The Narrow Gorge
Victor Endersby

The young neophyte, having taken the Great Vow, and duly meditated before reposing, had thought to fall into a sleep that might bring new knowledge with the act of waking; or perhaps even wake in the midnight to see in the room one of Their forms, and hear the soundless voice of high instruction. But unreined images, released aspirations and dreams from the years of the past, took charge of the chariot of the mind and dragged it hither and yon. Excited and tensed, the boy strove in vain for sleep, which finally overtook him, leaden-footed, in the small hours.

Unrefreshed and gloomy, he took himself in the morning to a companion, who had been indicated as one in whom he might have confidence, and said somewhat of his difficult night.

“You then had no recollection of a useful nature?” said the one.

"Indeed I had a recollection; but one that makes my bones ache to think thereon.”

“And the nature of it?”

“It seemed that after I lost sight of the moonlight on the mountains, there was a timeless space of indescribable duration. Then of a sudden, I found myself in a far and lonely place of little comfort. This had the seeming of a narrow pass through huge stones piled disorderly with many sharp edges and spikes; sometimes they met overhead, sometimes opened to give glimpses of sullen, silent clouds hiding peaks of daunting vastness.”

“You saw no one else?”

“No one. Save for tracks in the dust beaten from the stone by passing feet, there was no sign of man.”

“Nor any sound?”

“Yes. Now and then the lonely skirl of some far indifferent bird. The deep rumble of distant thunder, or perhaps avalanche or earthquake. A dark sound to match the sombre heaven that brooded over.”

“These tracks, what way?”

“Upward. Ever and wearily upward.”

“None downward?”

“Not a one. Always upward.”

“And your own direction?”

“Upward also.”


“I - I do not know. I suppose because, becoming aware, I found myself faced in that direction. Also - perhaps because the others went that way. There was, I remember now, an urge to overtake.”

“These tracks - few or many?”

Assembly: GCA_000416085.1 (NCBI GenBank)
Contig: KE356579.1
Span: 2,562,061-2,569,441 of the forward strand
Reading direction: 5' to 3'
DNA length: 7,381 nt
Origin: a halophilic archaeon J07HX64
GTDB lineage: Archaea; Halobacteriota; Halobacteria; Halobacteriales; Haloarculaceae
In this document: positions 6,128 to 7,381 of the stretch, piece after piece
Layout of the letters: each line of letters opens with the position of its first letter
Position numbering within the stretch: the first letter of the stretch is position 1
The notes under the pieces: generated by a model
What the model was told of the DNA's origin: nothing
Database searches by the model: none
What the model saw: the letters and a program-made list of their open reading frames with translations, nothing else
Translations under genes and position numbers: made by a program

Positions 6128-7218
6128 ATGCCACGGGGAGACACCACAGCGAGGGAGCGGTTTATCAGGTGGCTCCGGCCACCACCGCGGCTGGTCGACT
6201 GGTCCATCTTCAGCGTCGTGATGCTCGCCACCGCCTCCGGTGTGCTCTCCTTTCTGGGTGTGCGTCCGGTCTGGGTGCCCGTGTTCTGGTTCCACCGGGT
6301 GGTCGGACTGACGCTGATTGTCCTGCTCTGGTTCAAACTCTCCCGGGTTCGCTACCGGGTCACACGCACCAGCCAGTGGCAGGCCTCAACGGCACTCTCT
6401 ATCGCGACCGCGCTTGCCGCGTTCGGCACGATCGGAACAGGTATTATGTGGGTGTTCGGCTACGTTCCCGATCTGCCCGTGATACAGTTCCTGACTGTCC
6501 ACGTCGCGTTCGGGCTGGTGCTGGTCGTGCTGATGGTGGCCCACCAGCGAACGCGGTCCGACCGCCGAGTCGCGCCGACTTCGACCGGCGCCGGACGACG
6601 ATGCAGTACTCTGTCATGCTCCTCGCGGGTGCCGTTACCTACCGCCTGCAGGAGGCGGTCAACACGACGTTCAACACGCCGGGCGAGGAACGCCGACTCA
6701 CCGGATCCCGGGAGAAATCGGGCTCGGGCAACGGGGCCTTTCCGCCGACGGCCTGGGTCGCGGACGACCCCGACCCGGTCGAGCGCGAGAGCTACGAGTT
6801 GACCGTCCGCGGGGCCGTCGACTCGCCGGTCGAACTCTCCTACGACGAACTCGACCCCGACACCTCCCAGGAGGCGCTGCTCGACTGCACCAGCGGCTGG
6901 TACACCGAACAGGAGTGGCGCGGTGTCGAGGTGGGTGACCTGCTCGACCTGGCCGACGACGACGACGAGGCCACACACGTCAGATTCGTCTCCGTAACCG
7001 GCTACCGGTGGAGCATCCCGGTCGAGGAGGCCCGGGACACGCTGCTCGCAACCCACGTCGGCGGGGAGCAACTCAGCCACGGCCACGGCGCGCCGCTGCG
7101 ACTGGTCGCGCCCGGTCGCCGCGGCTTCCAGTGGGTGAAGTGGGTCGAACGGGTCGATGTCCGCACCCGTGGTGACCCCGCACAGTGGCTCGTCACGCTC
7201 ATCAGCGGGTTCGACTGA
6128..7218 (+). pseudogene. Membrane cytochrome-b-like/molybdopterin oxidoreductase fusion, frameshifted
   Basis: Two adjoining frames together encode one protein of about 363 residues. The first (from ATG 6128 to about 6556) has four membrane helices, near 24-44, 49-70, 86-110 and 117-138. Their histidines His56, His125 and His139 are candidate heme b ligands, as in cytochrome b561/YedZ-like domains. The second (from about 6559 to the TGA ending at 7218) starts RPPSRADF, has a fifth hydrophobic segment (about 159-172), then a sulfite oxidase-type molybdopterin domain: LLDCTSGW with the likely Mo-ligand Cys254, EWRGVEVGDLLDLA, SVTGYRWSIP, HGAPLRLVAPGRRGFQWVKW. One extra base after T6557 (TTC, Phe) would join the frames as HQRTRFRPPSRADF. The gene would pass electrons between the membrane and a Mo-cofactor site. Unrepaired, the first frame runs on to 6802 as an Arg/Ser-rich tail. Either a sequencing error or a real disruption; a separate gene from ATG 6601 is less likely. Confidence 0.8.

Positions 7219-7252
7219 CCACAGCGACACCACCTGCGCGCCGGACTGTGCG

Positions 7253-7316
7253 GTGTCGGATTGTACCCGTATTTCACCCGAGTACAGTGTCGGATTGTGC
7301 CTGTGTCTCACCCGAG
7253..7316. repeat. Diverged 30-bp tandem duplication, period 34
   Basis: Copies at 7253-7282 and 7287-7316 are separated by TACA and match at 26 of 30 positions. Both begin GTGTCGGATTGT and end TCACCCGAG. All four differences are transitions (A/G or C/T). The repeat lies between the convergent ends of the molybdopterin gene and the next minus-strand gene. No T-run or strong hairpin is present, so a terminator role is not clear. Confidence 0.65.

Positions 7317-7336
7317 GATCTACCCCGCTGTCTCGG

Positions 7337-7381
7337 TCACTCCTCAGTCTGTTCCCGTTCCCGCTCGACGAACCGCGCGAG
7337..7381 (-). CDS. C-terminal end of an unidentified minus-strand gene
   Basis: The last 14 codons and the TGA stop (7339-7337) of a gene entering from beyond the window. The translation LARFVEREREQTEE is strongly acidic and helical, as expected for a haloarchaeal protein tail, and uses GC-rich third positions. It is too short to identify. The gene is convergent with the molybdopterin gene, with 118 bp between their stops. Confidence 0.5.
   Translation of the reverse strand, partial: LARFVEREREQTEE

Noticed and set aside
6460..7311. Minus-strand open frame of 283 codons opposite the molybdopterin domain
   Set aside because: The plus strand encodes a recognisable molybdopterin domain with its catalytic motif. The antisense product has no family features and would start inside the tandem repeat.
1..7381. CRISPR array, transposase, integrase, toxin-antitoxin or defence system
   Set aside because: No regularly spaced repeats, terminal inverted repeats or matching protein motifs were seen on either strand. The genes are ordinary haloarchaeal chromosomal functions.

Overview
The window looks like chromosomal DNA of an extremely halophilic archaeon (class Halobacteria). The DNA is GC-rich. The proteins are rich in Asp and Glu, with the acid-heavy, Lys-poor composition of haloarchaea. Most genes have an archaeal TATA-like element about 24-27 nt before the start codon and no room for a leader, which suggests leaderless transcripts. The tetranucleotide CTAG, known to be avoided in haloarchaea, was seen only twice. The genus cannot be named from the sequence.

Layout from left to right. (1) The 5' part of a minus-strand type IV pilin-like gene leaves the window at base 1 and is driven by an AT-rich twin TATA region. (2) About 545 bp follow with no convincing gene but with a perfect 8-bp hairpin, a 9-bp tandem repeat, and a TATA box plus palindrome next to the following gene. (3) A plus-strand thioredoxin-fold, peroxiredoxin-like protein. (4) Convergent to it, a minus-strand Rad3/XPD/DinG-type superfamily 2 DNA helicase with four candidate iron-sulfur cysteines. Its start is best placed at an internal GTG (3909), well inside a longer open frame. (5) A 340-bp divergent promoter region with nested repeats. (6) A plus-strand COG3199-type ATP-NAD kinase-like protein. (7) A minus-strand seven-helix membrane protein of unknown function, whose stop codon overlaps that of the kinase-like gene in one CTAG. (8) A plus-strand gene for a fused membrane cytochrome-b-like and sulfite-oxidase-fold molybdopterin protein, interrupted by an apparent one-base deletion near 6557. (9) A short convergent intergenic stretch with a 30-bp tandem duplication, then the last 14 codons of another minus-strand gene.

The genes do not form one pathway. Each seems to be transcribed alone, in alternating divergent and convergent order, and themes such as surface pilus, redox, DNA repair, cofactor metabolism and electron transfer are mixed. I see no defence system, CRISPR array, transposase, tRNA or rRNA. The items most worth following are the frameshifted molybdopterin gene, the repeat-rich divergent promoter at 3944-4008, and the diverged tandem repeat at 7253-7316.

“Many indeed. Uncountable.”

“So. And countless tracks always upward - what would you make of that?”

The boy thought, frowning. “I think it would mean that there must be a vast space beyond for the standing - on the path itself was hardly room for one alone.”

“What else would you make of the no returning?”

“I think it would mean that there was contentment beyond. Or ... or ... perhaps death.”

The friend, chin in hand, considered the youth for a moment. “If it were death - you would perhaps pioneer a backward path?”

“I do not quite understand. We are only talking about a dream that is past. Yet I would say - assuming that such a matter should have reality - that I could not return upon my tracks, I - I think I would have to know, come what might.”

(And that is well, poor lad, thought the other.)

“Well,” he continued aloud,” let us pursue this somewhat.”

“You are not bored with this foolish dream?”

“You might be somewhat surprised at how little I am bored ... tell me more.”

“Well, I remember certain points of exasperation over the realization of wasted effort. Ever and again, along this ever-twisting tortuous route, I gazed over a low dike or line of boulders, to observe near below a point on the way passed many weary hours before. And I would then know that with more alertness, and a quick hard scramble, I might have been at the moment far beyond my present point, and with limbs less weary.”

“And how do you imagine you missed these points?”

“Well, perhaps I was plodding with my eyes too tiredly in the dust. Or again - looking longingly toward the shrouded peak for signs of a destination. Or, it may be I thought that were so many went was the only way.”